Not an Accident, but a Preventable Tragedy: CKHS Class of ‘23 Witnesses Mock Crash

CKHS seniors come face to face with death as they watch the annual mock crash, and administration urges students to drive responsibly.


Jada Cowley

An unconscious Kennedy Threadgold is carried away on a stretcher by one of the firemen on scene.

by Jada Cowley, Reporter, Assistant Editor

Readers may find some images depicting a mock car crash disturbing.

As prom season approaches, Central Kitsap High School warns students against driving while impaired by holding its annual “mock crash.” 

A mock crash is a staged reenactment of a fatal car collision, featuring emergency response personnel and students from the school as actors. The simulation, while intense, is meant to realistically depict the consequences of driving while drunk, distracted, or otherwise impaired, and encourage students to make responsible decisions.

This year’s mock crash took place on the morning of May 31. Seniors were dismissed from class at 8 a.m. to first attend a presentation regarding upcoming graduation events and information. Prior to being led out to the side of the school, students were forewarned that the subject matter would be heavy and emotional. 

Seniors lined the small hill positioned in front of the parking lot across from the CTE building to spectate the mock crash, which began at 9 a.m. and lasted approximately an hour. After a short introduction from CKHS Principal Craig Johnson and Marsha Masters, two cars were unveiled and the reenactment began. 

Students Khazzi Villanueva, Sophie Driskell, and Zavion Stringer exited their car and rushed to aid their injured friend, Kia Fleischer, who laid motionless on the road. Jett Sweeney and Kaeden Hammond had an unconscious passenger, Kennedy Threadgold, in their car. In the simulation, the drivers from both cars had gotten in an accident after leaving their Senior Prom because they had been driving irresponsibly – one had been drinking and the other was distracted by their phone. 

Driskell quickly called 911, and law enforcement arrived on site within minutes. Kyle Bahl, a state trooper, narrated all of the emergency responders’ actions and processes for the audience throughout the duration of the simulation. Bahl, along with many of the other speakers at the event, greatly emphasized the fact that the crash was not an “accident” – it was a preventable tragedy.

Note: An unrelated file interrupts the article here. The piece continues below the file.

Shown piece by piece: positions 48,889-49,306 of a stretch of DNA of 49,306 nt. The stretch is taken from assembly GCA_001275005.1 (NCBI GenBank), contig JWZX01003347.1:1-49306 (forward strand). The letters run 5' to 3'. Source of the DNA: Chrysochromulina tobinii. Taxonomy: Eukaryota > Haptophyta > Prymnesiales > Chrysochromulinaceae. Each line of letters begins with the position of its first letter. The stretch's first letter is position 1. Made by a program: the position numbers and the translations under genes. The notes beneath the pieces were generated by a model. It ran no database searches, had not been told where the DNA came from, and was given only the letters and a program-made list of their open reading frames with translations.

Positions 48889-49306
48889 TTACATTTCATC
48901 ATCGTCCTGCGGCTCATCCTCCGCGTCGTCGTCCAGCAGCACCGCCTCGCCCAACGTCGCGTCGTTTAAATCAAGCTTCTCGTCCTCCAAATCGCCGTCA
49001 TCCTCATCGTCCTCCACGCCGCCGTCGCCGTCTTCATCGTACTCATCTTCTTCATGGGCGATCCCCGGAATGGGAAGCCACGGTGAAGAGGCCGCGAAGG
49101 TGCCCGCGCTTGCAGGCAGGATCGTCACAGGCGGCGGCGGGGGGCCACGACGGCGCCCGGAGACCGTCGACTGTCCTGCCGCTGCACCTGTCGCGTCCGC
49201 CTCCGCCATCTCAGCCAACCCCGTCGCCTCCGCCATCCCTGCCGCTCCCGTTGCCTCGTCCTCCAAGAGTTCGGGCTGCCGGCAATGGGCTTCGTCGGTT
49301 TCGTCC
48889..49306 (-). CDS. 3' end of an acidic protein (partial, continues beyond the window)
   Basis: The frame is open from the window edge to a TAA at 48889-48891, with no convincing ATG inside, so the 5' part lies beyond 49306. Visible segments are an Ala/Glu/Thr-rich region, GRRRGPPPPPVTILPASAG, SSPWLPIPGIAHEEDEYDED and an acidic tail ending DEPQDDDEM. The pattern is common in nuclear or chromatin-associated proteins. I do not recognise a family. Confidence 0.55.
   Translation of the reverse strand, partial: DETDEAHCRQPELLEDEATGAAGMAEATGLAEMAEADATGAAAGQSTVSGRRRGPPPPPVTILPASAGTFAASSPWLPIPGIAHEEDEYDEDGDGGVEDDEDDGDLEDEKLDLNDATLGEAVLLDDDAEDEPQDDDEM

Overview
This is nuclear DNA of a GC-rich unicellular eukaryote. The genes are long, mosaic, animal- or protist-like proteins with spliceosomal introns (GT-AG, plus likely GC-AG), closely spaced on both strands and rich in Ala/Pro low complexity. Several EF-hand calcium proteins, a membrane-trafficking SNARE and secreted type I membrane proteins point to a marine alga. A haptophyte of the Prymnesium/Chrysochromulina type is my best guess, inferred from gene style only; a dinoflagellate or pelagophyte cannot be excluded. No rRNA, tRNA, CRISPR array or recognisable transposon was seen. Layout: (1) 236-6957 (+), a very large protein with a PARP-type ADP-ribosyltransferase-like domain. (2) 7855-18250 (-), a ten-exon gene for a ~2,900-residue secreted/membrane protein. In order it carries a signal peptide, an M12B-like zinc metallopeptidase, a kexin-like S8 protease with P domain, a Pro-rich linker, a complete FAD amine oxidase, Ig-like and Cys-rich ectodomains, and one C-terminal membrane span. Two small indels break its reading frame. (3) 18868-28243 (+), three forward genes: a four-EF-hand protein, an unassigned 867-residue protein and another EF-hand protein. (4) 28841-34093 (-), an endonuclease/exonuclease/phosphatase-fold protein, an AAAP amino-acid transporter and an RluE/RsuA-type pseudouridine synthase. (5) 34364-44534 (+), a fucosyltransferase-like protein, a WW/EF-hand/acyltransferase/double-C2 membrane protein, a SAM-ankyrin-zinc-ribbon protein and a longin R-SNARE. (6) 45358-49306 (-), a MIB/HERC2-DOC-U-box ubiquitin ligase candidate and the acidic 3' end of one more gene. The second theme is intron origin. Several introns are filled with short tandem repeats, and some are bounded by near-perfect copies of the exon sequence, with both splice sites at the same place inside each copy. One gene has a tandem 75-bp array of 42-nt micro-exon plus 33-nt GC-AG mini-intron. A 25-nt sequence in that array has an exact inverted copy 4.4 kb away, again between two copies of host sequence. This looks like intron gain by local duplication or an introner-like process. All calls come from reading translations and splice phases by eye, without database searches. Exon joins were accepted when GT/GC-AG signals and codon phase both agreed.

“When we leave this scene, we don’t leave this behind,” said Bahl. “It comes with us. It comes home every night.” 

Firefighters, an ambulance, and a coroner would additionally show up on scene. Law enforcement determined one of the drivers was impaired after conducting a DUI test and placed him in custody for vehicular homicide. Threadgold was extracted from the passenger seat of the car by the firefighters and rushed off the scene in an ambulance. 

Fleischer was confirmed dead, and a coroner removed the body and read her obituary to the audience. Though the students were acting, none of their names were altered. The emergency responders, all of whom were local to the area, conducted their roles in the mock crash with such accuracy that the footage of the simulation is used for training. 

“They asked me about it, and I was just like, I think it’d be a great way to show people that this is a serious problem and we need to stop doing it, so I just wanted to be a part of that,” said Threadgold. “We didn’t have any rehearsals. We just went to meetings, and then today we did the real thing.”

Audio of Fleischer reading a poem written from the perspective of a victim of drunk driving played, and Ricki Brooks gave a personal anecdote about the loss he experienced because of a drunk driver. Before being dismissed back to class, students in the audience were given the opportunity to come down to the crash site, talk to the participants, and ask questions. 

“I feel like it was a very well organized and well showcased example of what happens when people irresponsibly drink and the accidents and consequences that result due to those actions,” said Jayden Berg, a CKHS senior. 

Dahl got to experience the mock crash as a student in the audience during his senior year at the school. Now, he’s been in collaboration with CKHS for approximately eight years. 

“I did Klahowya’s back in 2017 or 2018, something like that,” said Dahl. “I was approached by a student a few months later that said a bunch of the prom parties got canceled because of this, so we hope that that continues and people make good choices.”